The truck had been in service only 6 or 7 months before the accident and had been operated primarily over paved streets. Although only 9,000 miles were accumulated during this period, the brakes on the truck had required adjustment four times, the last adjustment having been made some 10 days prior to the accident. When the left rear wheel was disassembled after the accident, the brake shoe was found to be devoid of any brake lining whatsoever, and the brake drum scored to a depth of one quarter of an inch by the wearing of the naked shoe against it. It is the theory of Ford Motor Company that this lack of brake lining, a condition which was allowed to arise through no fault of Ford, was the sole cause of the overextension of the piston from within the wheel cylinder. Expert testimony was introduced to the effect that the absence of lining increased the distance which the piston had to travel to push the shoe into braking contact with the drum, and that the piston was actually pushed out of the cylinder by the application of the brakes after the distance became excessive.
The plaintiff, however, produced expert testimony to the effect that the absence of lining would be insufficient to cause the piston to extend beyond the cylinder, and that the actual cause must, therefore, have been the failure of the pin which connects the piston with the brake shoe. This expert, one Runo Larson, presented a detailed opinion as to the cause of the overextension of the piston:
"In my experience the only way that anything like this could happen, there is a link between the wheel cylinder and the brake shoe itself. Somehow that pin, that link, either became disconnected, or for some reason or other, jumped off of that brake shoe, allowed this piston to come out against the brake drum itself.
". . .
". . . this allowed the brake shoe to stay on, it wouldn't release, it was on and would explain the rapid wear of that one particular wheel. . . .
". . .
"This piston came out, out of the wheel cylinder, and held the shoe up against that brake drum and it wouldn't release, being it caught on the side of the body of the wheel cylinder itself and that brake shoe didn't become released, didn't come in a released position. . . .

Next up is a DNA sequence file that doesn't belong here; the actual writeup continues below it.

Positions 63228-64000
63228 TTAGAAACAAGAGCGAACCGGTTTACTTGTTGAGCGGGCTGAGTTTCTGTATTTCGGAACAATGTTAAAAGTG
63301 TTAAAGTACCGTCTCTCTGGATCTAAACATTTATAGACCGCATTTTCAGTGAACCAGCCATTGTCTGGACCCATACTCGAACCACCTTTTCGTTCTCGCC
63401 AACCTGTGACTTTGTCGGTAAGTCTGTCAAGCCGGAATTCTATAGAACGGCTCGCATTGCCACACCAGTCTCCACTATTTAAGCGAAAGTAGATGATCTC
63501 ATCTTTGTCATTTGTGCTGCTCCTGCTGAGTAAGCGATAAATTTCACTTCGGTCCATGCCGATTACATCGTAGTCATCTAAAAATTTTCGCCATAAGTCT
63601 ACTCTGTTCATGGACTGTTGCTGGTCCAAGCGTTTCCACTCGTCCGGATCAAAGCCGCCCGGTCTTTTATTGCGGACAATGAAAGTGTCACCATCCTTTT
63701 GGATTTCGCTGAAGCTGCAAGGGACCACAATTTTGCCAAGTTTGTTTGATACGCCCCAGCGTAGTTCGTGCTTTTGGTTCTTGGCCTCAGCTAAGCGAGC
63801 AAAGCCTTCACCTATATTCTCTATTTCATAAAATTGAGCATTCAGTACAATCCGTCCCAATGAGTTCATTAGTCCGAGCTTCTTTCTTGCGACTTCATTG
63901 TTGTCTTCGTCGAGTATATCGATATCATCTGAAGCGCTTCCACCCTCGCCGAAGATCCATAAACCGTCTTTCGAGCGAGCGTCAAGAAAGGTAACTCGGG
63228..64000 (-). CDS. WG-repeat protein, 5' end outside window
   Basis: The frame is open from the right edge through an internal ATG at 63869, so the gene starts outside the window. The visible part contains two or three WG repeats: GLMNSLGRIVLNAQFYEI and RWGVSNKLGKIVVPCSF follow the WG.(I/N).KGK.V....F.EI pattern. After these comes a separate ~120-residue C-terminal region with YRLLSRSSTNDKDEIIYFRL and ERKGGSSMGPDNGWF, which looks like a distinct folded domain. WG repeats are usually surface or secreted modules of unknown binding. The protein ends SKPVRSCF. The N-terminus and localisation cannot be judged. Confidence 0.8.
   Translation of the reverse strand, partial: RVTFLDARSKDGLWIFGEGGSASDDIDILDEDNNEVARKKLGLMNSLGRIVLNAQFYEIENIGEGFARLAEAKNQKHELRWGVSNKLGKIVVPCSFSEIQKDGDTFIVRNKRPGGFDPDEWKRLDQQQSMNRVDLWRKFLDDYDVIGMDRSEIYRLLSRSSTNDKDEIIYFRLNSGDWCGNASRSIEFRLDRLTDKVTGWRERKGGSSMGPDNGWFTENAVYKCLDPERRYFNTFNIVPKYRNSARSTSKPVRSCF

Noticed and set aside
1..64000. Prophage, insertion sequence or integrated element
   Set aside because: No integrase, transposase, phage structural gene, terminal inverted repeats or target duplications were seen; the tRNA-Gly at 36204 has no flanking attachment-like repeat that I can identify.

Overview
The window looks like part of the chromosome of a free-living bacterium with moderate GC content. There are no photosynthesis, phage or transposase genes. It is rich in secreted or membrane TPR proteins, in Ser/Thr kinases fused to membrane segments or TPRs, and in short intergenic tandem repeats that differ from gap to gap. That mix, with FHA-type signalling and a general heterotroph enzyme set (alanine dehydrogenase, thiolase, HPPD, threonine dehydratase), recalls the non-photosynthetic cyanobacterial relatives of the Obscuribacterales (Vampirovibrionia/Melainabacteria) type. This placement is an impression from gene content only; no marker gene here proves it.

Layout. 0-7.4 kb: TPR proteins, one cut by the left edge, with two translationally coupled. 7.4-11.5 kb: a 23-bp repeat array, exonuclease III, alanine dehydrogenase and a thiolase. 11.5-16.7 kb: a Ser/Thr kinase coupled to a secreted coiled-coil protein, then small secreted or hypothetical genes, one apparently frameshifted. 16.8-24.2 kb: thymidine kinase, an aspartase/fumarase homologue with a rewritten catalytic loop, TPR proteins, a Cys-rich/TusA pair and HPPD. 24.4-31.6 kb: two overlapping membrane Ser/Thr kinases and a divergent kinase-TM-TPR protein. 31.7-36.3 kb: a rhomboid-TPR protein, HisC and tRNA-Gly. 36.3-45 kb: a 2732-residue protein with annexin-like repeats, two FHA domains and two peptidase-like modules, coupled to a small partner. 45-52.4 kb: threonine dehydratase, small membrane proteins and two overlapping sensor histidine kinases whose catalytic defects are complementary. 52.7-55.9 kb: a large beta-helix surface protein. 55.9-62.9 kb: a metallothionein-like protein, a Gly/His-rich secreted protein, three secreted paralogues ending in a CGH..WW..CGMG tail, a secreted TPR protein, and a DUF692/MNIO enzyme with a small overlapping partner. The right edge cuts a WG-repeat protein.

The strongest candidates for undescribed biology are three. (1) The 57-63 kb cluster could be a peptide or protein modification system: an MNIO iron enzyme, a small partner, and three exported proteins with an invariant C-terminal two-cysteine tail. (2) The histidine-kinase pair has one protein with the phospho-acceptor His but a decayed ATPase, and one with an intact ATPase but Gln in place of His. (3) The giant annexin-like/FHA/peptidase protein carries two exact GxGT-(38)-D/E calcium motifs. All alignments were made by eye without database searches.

". . .
"The piston pin, the part, or the slotted part that goes against the brake shoe may not have been securely or properly set into the slit where it fits against the brake shoe and it could have slipped out.
". . .
"There is a margin of safety built into those cylinders that will allow that lining to wear out and also for wear in the drum before that condition happens unless some mechanical difficulty or some faulty part or something is involved."
The total of Larson's testimony presented a theory which the jury could and did accept: that the brake failure was caused by the negligence of Ford in failing to properly assemble the brake mechanism; i.e., the failure to properly or securely set into place the pin that connects the piston to the brake shoe.
[1, 2] This court has uniformly held that, where experts offer conflicting testimony as to the cause of an accident or damage, and there is evidence to support each expert, it is within the sole province of the jury to determine which expert to believe. Johnson v. Department of Labor Industries (1955), 46 Wn.2d 463, 281 P.2d 994. The trial court correctly denied the defendants' motion for a directed verdict and for a judgment n.o.v. following the jury verdict for the plaintiff. The motions could only be granted where it could be shown, as a matter of law, that there was no evidence or reasonable inference therefrom to support the view of the party against whom the motion is made. Bailey v. Carver (1957), 51 Wn.2d 416, 319 P.2d 821.
The judgment is affirmed.
DONWORTH, WEAVER, HUNTER, and HAMILTON, JJ., concur.